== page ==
12 April 2016
In 1993, Katrina Korfmacher arrived at IIASA to spend three months in the then Risk Analysis and Policy project with Joanne Linnerooth-Bayer as her YSSP supervisor. Nearly 23 years later, Dr. Korfmacher returned to IIASA to present her current research regarding risk perception and hydrofracking in the Eastern United States. Following her talk, it was nice to catch up with Dr. Korfmacher regarding her visit to IIASA, her work, and her thoughts of how the YSSP influenced her life:
"My work as a policy scientist is primarily focused at the local level on issues of environmental health, and this was a great opportunity to think about those local issues from a global context. Joanne invited me to talk about the work I've done on risk perception on hydrofracking in the Eastern United States. We had a great conversation about the geographic, political, and cultural context of unconventional natural gas development in the Eastern United States compared to Europe and Africa and some of the other places her group is working, and then also the analogies between this energy development and some of the other issues they’re working on like water, floods and climate change.
I spoke about a community information assessment that was done five years ago in three states looking at how communities thought about hydrofracking and what their health concerns were. We did that to try and get a community perspective into the research agenda before the research agenda was set. In doing that, we discovered that understanding how people perceive risk around hydrofracking was very important and would be important to all kinds of studies. So we then developed a survey tool about risk perception that all kinds of researchers could use in their studies. Good questions followed relating what we found to where colleagues in RISK currently work and to the issues they work on. It's interesting for me to get this international perspective on the local work that I'm doing and to hear how different it is for them (RISK) as well as interesting to discover research connections and common interests.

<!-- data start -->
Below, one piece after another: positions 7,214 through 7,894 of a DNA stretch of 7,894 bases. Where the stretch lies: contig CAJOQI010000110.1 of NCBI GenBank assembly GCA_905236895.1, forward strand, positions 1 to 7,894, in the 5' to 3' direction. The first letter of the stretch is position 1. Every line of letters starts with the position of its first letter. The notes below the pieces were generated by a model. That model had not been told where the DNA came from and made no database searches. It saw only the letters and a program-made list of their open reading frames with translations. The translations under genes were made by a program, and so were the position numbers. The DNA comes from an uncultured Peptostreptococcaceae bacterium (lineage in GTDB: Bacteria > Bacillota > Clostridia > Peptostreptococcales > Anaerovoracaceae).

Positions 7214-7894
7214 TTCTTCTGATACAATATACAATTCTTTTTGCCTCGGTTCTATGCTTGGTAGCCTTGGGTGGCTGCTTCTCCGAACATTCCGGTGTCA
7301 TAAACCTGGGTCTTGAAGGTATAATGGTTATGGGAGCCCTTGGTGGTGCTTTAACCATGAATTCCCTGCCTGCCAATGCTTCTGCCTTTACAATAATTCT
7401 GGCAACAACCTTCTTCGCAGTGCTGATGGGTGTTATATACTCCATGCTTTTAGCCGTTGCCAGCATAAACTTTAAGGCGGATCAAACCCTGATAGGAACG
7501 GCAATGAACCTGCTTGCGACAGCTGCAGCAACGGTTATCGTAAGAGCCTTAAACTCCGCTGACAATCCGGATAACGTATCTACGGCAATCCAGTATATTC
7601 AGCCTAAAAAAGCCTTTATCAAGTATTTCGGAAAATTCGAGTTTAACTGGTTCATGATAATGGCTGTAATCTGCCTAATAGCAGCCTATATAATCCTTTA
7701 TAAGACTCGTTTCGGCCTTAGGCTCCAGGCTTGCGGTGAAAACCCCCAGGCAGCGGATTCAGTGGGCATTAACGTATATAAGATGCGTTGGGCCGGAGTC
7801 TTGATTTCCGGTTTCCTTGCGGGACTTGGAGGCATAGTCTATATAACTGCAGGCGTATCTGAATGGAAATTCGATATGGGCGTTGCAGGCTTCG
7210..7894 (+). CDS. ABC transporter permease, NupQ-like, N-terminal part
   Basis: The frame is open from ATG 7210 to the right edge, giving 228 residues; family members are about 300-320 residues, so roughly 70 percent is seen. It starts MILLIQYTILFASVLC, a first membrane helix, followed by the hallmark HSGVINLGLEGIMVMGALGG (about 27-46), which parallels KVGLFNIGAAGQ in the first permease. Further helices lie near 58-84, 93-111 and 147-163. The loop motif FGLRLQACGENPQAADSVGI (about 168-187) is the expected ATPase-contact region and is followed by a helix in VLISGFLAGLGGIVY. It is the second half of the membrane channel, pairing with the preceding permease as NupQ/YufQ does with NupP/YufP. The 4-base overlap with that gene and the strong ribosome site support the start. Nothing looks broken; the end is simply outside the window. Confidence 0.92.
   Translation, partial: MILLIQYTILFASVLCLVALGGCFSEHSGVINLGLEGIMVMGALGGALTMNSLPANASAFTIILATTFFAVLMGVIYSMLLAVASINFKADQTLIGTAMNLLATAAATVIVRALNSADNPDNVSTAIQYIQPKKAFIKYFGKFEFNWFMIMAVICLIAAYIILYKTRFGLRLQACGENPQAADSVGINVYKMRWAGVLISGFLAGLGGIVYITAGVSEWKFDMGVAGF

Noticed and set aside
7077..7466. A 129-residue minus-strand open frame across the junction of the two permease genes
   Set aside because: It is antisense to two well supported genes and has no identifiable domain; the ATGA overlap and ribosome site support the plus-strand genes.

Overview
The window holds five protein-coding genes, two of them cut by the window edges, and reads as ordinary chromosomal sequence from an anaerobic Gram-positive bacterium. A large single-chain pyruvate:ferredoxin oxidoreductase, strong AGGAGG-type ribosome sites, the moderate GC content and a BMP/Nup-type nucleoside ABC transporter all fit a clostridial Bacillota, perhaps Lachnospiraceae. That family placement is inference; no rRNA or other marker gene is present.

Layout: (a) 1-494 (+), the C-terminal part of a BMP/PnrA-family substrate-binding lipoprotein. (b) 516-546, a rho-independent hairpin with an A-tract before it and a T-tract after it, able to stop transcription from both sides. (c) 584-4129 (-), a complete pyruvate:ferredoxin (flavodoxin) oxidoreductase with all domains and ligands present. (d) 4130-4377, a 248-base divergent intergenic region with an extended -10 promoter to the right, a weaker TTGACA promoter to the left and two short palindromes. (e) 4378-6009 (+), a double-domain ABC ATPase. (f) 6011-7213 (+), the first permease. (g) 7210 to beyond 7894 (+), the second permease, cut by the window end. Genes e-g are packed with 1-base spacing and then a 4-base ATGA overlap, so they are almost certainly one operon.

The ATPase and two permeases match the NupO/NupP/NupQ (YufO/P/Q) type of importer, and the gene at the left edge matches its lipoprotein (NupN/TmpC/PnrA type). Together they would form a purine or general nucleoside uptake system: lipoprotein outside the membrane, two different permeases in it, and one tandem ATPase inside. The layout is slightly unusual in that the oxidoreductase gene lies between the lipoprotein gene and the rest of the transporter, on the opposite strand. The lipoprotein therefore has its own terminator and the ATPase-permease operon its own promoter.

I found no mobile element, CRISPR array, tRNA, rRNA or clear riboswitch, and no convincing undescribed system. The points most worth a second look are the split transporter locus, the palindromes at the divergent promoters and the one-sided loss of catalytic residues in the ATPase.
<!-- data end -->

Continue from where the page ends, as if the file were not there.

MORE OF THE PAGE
Even though I do local work, getting a perspective while I was here during the YSSP on how local policy is different given different national policy frameworks, was really helpful. It enriched my view of local policy problems in the United States by trying to think about the same issues in a different context. So for example, when I was here we were looking at issues of fairness and ethics in considering water quality governance for the Nitra soon after the fall of the iron curtain with lots of changes and reductions in pollution, because industry had gone down, while considering the future of water governance and what would be in place. It freed me up to think about our system in a comparative perspective even though they’re local issues. That’s been most useful to me in my teaching but also in local policy work: to think this is the system we are working within but it’s not a given - it could be different. That can feed into creating ideas.
I've also stayed in touch with some of the people I met during my YSSP - more socially than professional, and we're all in different fields. On this trip I met my friend Anu, who was a Finnish YSSP, and her family, and three years ago we met with a YSSPer from the Netherlands and his family. We all have kids the same age and having that cultural connection between the kids has been interesting as well.
It was nice to have the opportunity to come back and hear how Joanne's work has evolved, and that there’s still a lot of parallel themes to what I worked on here. The same themes have developed through the research I’ve done since and are still present in the work I’m working today."
Last edited: 18 May 2016
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